Succinctness of claims patent practice note
Meeting the requirements of succinctness
Section 10(4) of the Patents Act 1953 very specifically requires that claims of a complete specification must be succinct and this is taken to apply to each claim individually and to claims when considered as a set.
This provision avoids the burden of a reader having to read over repetitive matter in claims.
To meet the requirement of succinctness, each claim should clearly express the intended content without prolixity or undue repetition.
The presentation of plural independent claims, each one of which defines a different category of the invention, such as:
- a product,
- method of making the product,
- use (or method) of using the product,
- and apparatus for making the product,
will not in itself draw an objection that the claims are not succinct.
When plural independent claims of the same category are presented one independent claim should not fall wholly within the scope of another independent claim.
Objection will be taken to claims which do not meet the statutory requirement of succinctness.
Even where independent claims of the same category and having different and substantial mutually exclusive features, so that one does not fall wholly within the scope of another, are presented, objection that the claims are not succinct will be taken if repetition of subject matter from claim to claim is considered excessive.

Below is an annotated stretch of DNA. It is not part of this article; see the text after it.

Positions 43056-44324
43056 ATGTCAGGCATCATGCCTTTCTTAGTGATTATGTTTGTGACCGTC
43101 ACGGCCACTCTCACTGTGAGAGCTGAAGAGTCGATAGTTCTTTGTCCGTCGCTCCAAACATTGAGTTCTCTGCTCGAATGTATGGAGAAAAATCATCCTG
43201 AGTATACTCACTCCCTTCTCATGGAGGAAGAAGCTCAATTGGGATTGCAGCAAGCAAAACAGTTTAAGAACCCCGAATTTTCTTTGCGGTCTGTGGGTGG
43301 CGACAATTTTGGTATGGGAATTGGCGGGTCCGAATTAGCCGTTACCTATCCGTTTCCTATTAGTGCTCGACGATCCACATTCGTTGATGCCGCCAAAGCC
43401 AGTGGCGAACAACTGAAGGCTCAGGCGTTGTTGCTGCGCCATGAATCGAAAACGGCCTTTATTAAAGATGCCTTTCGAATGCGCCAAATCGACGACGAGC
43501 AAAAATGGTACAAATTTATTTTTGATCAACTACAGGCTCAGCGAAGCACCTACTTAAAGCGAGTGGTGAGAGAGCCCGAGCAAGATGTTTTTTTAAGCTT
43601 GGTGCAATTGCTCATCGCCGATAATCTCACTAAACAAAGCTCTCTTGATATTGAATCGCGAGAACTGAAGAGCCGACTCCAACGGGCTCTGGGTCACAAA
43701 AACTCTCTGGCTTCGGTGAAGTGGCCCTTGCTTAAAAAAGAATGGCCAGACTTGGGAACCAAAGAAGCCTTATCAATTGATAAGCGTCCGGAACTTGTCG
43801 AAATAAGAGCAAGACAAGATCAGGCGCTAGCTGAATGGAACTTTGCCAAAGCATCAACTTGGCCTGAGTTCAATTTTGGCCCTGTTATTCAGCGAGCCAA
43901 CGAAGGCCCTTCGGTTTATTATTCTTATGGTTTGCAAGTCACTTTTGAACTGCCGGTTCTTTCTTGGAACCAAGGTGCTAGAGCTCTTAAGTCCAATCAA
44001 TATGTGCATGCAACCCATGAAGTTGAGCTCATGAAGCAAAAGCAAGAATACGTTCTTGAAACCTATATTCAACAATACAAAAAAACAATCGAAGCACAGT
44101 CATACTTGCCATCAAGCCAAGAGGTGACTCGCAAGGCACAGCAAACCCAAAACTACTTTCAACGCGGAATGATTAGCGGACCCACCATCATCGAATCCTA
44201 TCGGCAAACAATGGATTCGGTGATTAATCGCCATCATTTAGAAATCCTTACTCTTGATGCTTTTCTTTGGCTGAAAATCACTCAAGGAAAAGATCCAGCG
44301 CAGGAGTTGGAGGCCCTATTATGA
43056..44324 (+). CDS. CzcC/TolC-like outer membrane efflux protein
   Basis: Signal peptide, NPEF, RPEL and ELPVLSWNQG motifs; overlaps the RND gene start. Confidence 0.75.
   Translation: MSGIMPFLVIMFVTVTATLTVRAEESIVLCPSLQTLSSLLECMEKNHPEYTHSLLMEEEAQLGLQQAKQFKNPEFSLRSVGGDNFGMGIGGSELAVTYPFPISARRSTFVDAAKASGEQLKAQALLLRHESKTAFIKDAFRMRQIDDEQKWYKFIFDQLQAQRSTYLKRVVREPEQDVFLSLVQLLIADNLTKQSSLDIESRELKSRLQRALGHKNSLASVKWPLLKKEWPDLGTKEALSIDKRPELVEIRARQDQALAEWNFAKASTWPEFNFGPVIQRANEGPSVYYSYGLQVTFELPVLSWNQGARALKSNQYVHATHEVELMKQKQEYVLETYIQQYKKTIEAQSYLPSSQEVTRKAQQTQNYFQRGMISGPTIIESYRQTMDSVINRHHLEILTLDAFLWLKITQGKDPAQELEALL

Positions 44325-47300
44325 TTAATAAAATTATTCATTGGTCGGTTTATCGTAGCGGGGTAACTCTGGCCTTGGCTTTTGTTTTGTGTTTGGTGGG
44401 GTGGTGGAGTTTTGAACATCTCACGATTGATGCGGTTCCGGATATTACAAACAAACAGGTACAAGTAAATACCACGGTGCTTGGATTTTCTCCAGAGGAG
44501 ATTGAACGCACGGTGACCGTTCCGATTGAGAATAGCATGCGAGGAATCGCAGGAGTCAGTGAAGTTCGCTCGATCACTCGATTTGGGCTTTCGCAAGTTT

If there is deemed to be such an excessive number of independent claims with excessive repetition, objection will be taken that such a plurality of independent claims makes it difficult, if not impossible, to determine the common novel inventive concept, that is, the claims taken as a whole do not clearly define the invention.
Where objection is taken that an independent claim falling wholly within the scope of another independent claim is not succinct, the Applicant may overcome the objection by
- amending the offending claims into the form of one independent claim and one or more dependent claims with consequential amendments, such as re-numbering, as necessary.
Where objection is taken to prolixity or undue repetition the Applicant may overcome the objection by more succinctly expressing the content intended.
It is appreciated that New Zealand legislation may differ to that in other countries, which may not have a statutory requirement that patent claims be succinct.